Giardia is a microscopic parasite that can impact dogs of all ages and breeds. In this article, we will delve into what Giardia is, how it spreads, the symptoms to look out for, and the best practices for diagnosis, treatment, and prevention. By the end, you'll have a comprehensive understanding of this pesky parasite and the steps you can take to keep your four-legged friend happy, healthy, and Giardia-free.

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  1. How Do Dogs Get Giardiasis
  2. What Are the Clinical Signs of Giardiasis
  3. What Should I Feed a Dog with Giardia
  4. How is Giardiasis Treated
  5. FAQs
  6. Conclusion

How Do Dogs Get Giardiasis

Giardia is a microscopic protozoan parasite that can infect dogs and other animals, including humans. The parasite is commonly known as Giardia duodenalis or Giardia intestinalis, and it is quickly spread by way of contaminated water, food, soil, and fecal matter.

The cysts are hardy and long-lasting, making it easy for dogs to get infected by drinking from contaminated water sources or grooming themselves after coming into contact with contaminated surfaces. Prey animals, such as rats and mice, can also be infected, passing it along to predators (in this case, a dog).

According to NCBI research giardia infections in dogs are quite common and can lead to a condition known as giardiasis. The parasite can stay alive even without a host for many weeks or months, even after you have done what you think is a thorough cleaning.

What Are the Clinical Signs of Giardiasis

The giardia parasite gets to work on the intestines, essentially attacking the lining and causing symptoms linked to the gastrointestinal system.
These include:

These symptoms can range in severity from no symptoms at all to all symptoms at once. In some dogs, the symptoms come and go; in others, they are chronic and debilitating. Diarrhea quickly leads to dehydration, which is a medical emergency. This is why untreated giardia in dogs is concerning.

Giardia is easily missed in its earliest stages, especially if your pup presents with virtually no symptoms— or none that you have noticed, at least. Some dogs are also asymptomatic, which means they have the parasite in their bodies but do not become ill or experience symptoms. They can still pass giardia along to other pets and even humans if they don’t have symptoms themselves.

What Should I Feed a Dog with Giardia

Always consult with your veterinarian before making any changes to your dog's diet, especially when dealing with a giardia infection. Each dog's condition is unique, and the vet can provide tailored advice and recommendations based on your pet's specific needs. Additionally, adhering to the prescribed treatment plan and maintaining good hygiene practices are essential to successfully managing Giardia and promoting your dog's recovery.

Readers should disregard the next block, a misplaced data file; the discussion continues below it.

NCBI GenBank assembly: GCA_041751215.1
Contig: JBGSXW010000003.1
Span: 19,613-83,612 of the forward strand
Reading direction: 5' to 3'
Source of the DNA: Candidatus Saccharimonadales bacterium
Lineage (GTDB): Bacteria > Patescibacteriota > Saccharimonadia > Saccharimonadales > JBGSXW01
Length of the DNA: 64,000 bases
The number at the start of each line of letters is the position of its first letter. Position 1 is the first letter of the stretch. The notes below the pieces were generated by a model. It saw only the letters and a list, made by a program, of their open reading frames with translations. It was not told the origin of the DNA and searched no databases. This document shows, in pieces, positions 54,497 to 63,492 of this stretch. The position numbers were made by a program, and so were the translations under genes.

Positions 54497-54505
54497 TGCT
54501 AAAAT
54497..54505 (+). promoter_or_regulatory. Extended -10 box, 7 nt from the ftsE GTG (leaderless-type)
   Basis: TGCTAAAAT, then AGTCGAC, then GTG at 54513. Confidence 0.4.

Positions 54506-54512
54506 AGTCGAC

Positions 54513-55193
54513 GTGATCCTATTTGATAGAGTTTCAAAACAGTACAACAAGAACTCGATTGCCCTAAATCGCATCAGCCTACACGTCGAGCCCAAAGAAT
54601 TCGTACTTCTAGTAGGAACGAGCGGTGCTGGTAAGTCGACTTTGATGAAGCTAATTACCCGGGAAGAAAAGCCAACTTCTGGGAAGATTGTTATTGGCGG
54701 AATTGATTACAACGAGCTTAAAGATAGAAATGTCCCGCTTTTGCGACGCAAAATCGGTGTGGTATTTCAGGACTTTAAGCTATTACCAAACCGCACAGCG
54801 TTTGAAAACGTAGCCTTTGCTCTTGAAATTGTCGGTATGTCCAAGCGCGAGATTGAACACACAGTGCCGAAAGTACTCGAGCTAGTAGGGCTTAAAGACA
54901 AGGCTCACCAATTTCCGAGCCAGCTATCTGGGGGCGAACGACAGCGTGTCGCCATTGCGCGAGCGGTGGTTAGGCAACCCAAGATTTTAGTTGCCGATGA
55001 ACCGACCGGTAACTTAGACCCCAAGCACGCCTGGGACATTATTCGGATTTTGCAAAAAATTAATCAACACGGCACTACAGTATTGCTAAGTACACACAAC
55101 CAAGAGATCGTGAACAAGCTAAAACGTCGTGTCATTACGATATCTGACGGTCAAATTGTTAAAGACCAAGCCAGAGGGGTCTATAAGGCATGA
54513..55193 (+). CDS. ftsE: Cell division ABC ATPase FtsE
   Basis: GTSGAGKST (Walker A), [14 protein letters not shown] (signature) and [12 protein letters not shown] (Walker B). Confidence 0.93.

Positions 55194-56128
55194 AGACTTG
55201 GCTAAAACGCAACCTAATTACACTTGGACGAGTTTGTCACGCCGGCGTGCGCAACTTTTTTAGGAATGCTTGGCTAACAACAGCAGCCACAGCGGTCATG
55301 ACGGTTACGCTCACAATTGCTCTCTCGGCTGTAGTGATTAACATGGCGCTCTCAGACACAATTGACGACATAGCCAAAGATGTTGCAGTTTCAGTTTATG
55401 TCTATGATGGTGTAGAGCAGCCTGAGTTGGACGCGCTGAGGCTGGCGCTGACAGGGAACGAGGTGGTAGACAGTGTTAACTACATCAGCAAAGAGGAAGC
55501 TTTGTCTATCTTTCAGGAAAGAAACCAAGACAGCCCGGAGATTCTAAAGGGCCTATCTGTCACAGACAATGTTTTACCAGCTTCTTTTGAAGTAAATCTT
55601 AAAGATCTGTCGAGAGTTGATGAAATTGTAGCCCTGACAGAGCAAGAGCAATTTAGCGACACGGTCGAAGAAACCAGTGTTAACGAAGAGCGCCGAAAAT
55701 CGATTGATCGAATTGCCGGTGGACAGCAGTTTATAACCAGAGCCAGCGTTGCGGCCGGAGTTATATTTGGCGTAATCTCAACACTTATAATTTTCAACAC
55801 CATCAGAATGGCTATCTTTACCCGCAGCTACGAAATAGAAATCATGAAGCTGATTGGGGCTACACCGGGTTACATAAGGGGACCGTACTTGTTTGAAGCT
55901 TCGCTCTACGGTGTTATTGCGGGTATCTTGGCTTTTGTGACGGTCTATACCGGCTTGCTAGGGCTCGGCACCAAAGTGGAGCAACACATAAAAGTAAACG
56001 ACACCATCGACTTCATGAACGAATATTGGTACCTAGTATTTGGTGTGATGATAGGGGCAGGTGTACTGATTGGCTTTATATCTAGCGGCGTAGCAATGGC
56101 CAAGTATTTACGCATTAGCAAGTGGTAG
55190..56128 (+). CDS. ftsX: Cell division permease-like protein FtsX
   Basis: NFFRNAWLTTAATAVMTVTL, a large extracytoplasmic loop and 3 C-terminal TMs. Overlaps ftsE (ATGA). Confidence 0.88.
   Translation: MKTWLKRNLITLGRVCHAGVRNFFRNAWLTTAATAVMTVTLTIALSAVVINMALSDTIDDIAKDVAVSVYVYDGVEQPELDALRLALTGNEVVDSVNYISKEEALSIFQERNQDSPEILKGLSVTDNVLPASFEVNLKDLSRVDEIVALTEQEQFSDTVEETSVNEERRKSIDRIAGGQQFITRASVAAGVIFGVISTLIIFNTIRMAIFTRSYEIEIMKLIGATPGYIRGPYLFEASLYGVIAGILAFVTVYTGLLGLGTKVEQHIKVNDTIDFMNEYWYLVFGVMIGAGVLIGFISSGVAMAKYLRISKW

Your vet will likely recommend the following temporary food changes to ease your pet’s condition:

  • Smaller and more frequent meals;
  • Food specifically designed to assist with gastrointestinal issues;
  • More bowls of fresh water around the home;
  • Probiotic supplements or food;
  • Foods low in fat;
  • Pumpkin, canned or fresh;
  • Easy to digest foods, such as steamed chicken, rice, and other bland foods;
  • Avoidance of trigger foods.

How is Giardiasis Treated

You can get in touch with your vet or one of Petcube’s 24/7 vets for advice. If they also suspect your pet has giardia, they will recommend that you visit a surgery for proper diagnosis and treatment. The surgery vet will perform a giardia test for dogs — a fecal flotation test — to identify giardia cysts in the stool.

If the parasitic cysts are present, treatment usually involves antibiotics alongside pain relief, stomach-settling medication, and parasite or worming treatments. Young pups or severe cases of giardiasis often require IV fluids, electrolytes, and essential nutritional vitamins.

Good hygiene and sanitation practices are also essential to prevent reinfection, and you will also need to get all other dogs in your household checked out, too. (And maybe even yourself.)

As a side note, your vet will also want to rule out other diseases while also checking for giardia, including parvovirus.


What Does Giardia Poop Look Like in Dogs?

If your dog has giardia, they will more than likely have very loose, watery stools that look every bit as unpleasant as they smell. The fecal matter may also contain blood or mucus and is difficult to scoop into a dog poop bag.

What Happens if Giardia is Left Untreated in Dogs?

Prolonged diarrhea in dogs can have serious consequences, including dehydration, electrolyte imbalances, nutritional deficiencies, weight loss, and increased susceptibility to secondary infections. All of this equals an incredibly poor quality of life. Prompt medical attention is necessary when dealing with persistent diarrhea in dogs to identify the underlying cause and prevent further complications.

Are There Home Remedies for Giardia in Dogs?

No, there are no home remedies for this condition in dogs. It's important to remember that while giardia infections are common and often resolve with appropriate treatment, if left untreated or if the dog has a weakened immune system, the infection can become chronic and lead to more severe health issues. All the while you’re relying on home remedies that won’t work, your pup’s condition will worsen.


By being vigilant about your dog's health, following proper hygiene practices, and seeking veterinary care when needed, you can help protect your furry friend from the effects of giardia and ensure they lead a happy and healthy life.

Petcube’s fully trained, friendly, and professional veterinarians are your best resource for personalized advice and guidance regarding your dog's specific needs and health concerns.

Together, we can keep our canine companions safe and thriving!

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